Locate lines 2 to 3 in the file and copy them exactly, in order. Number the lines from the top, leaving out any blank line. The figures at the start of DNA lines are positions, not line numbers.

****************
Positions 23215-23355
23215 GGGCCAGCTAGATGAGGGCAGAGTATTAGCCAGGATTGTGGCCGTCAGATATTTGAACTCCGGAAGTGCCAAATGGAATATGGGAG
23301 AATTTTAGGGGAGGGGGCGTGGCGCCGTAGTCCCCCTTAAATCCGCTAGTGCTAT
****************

23215 GGGCCAGCTAGATGAGGGCAGAGTATTAGCCAGGATTGTGGCCGTCAGATATTTGAACTCCGGAAGTGCCAAATGGAATATGGGAG
23301 AATTTTAGGGGAGGGGGCGTGGCGCCGTAGTCCCCCTTAAATCCGCTAGTGCTAT